Fire is always a fear during a dry year, but the blaze in 2012 remembered by many of us was that which razed seven stores to the ground at the Retail Park in Portimão. Only the food court building, a car repairs store and the fuel station, located in adjacent buildings, were spared from the fire.
This month saw the introduction of your new look Algarve Resident – something that had been in the thinking and making of the new management for six months.
Change for change’s sake is not good. But alterations made to the look and layout of the Algarve’s English language paper of choice have been well received. The new look was launched at the 2012 Better Living in Portugal exhibition and judging by the number of visitors who stopped at the Algarve Resident stand to pass on their compliments these changes were definitely for the better.
November was definitely a month of several parts – the first and most positive saw the usual planning of Christmas events – most of which were being held in aid of charity – by the stalwarts of the Algarve.At the same time more support was given to the needy and homeless by soup kitchens across the area.
A depressing, but not unexpected piece of news was that the National road authority Estradas de Portugal (EP) revealed a loss of nearly €20 million in the first six months of the year, attributed to the Algarve’s A22-Via do Infante road.Costs from January to June amounted to €25.8 million with revenue just €5.9 million.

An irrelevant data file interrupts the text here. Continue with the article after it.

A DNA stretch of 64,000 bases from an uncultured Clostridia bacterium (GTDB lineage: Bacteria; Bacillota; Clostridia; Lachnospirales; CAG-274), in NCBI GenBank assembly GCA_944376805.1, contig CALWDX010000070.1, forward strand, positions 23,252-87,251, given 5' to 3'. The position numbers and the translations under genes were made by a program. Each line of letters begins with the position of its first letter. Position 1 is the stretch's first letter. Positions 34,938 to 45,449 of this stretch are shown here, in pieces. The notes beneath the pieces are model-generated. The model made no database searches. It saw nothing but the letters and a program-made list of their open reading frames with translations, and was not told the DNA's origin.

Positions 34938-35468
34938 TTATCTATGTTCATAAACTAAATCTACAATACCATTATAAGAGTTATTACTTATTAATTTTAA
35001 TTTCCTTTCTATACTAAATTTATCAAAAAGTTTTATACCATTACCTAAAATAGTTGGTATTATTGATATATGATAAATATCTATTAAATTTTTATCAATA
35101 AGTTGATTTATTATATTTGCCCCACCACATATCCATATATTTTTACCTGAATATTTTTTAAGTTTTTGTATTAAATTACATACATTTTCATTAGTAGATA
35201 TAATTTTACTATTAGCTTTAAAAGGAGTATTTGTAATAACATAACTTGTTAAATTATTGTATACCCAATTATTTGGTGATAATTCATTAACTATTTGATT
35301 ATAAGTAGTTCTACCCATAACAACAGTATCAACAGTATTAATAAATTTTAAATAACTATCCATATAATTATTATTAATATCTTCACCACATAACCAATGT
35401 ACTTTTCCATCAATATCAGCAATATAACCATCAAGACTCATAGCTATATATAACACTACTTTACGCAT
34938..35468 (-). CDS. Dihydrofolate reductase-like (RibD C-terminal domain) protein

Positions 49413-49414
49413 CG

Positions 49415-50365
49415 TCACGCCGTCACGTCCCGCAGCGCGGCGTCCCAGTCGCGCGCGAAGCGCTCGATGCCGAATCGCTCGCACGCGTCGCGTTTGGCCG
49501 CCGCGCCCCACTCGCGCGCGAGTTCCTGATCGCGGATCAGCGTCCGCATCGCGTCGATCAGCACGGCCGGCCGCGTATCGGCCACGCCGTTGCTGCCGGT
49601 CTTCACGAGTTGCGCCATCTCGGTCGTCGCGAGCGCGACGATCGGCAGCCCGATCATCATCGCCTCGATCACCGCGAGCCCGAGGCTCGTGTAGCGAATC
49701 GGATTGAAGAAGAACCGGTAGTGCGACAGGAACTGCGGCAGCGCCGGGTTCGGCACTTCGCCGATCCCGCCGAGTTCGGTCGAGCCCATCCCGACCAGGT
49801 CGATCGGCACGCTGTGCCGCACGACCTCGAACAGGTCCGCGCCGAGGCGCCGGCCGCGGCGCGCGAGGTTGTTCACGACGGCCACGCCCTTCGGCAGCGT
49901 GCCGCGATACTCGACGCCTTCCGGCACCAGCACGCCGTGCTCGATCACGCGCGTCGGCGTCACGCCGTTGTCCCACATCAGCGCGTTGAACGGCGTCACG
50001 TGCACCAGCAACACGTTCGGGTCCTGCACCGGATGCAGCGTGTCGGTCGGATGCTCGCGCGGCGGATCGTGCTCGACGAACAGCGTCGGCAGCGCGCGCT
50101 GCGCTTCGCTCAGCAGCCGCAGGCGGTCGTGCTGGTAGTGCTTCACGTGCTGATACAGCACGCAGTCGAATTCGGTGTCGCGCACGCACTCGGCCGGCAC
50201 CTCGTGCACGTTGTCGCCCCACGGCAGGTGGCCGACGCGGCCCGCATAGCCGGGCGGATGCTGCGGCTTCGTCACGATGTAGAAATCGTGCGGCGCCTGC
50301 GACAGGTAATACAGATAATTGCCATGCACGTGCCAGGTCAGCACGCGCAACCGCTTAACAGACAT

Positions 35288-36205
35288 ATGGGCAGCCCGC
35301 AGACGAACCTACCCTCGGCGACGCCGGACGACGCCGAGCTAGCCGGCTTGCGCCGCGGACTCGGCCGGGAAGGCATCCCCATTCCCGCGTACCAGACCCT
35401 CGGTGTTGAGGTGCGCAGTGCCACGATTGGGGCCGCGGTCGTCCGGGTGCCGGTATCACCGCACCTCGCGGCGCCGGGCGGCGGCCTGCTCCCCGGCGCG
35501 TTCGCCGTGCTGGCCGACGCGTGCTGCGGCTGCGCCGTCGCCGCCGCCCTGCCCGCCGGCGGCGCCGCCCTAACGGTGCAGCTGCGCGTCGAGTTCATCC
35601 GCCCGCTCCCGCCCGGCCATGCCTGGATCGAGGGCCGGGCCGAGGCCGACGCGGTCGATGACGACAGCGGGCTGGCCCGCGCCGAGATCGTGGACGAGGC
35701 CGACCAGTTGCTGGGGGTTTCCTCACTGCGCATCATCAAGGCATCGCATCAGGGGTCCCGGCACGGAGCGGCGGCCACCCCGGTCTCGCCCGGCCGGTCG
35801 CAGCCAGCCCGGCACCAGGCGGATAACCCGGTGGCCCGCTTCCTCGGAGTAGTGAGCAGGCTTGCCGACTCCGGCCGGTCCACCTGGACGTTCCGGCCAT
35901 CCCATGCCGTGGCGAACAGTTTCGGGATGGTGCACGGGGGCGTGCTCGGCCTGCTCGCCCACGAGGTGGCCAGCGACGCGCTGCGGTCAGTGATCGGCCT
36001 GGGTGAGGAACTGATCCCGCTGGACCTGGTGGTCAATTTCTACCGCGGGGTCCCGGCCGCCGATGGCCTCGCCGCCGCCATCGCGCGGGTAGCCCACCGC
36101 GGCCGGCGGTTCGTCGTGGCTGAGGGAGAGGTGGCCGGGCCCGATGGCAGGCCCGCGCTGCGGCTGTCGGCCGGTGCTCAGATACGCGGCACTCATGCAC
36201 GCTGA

The Algarve lost two long-term residents who were beloved characters.Clive Dunn, who was best-known as Corporal Jack Jones, the butcher in Dad’s Army, passed away at the age of 92. Clive had spent the last 30 years enjoying life in the Algarve.
Oonagh Swift died in the Algarve at the age of 83. She was a cultured, charismatic and quintessentially Irish figure beloved by people of many nationalities.
November was a wet month with rain storms causing major havoc on the roads, and mother nature again left her mark on the Algarve when the area from Carvoeiro through to Silves was subjected to a tornado, leaving a trail of devastation and some people homeless. The terrifying ordeal experienced by some homeowners was exacerbated when they learned that they were not covered by their insurance policies.
As the year began, so it ended. The unemployed continue to face an uphill battle to find work and the social security payout system faces an uphill battle to find funds to support those out of work or unable to support themselves.
The Portuguese government took an aggressive stance against those choosing legal methods to avoid tax, as well as those illegally evading tax, by employing dozens more tax inspectors.
The European Union attempted a united front over tax avoidance and evasion, as well as calling for a modern industrialisation plan – watchout in February for the Portuguese government’s take on this initiative.
Meanwhile the one issue which has been part of the content of many editions of the Algarve Resident over the past year – the Anti Tolls Protest – continues unabated.Sadly an increase in accidents on the EN125 (the alternative (!?) to the A22) has added fuel to the fire, proving in the minds of many that there has to be a resolution to the toll issue, so that traffic returns to the currently barren lanes of the trans-Algarve highway.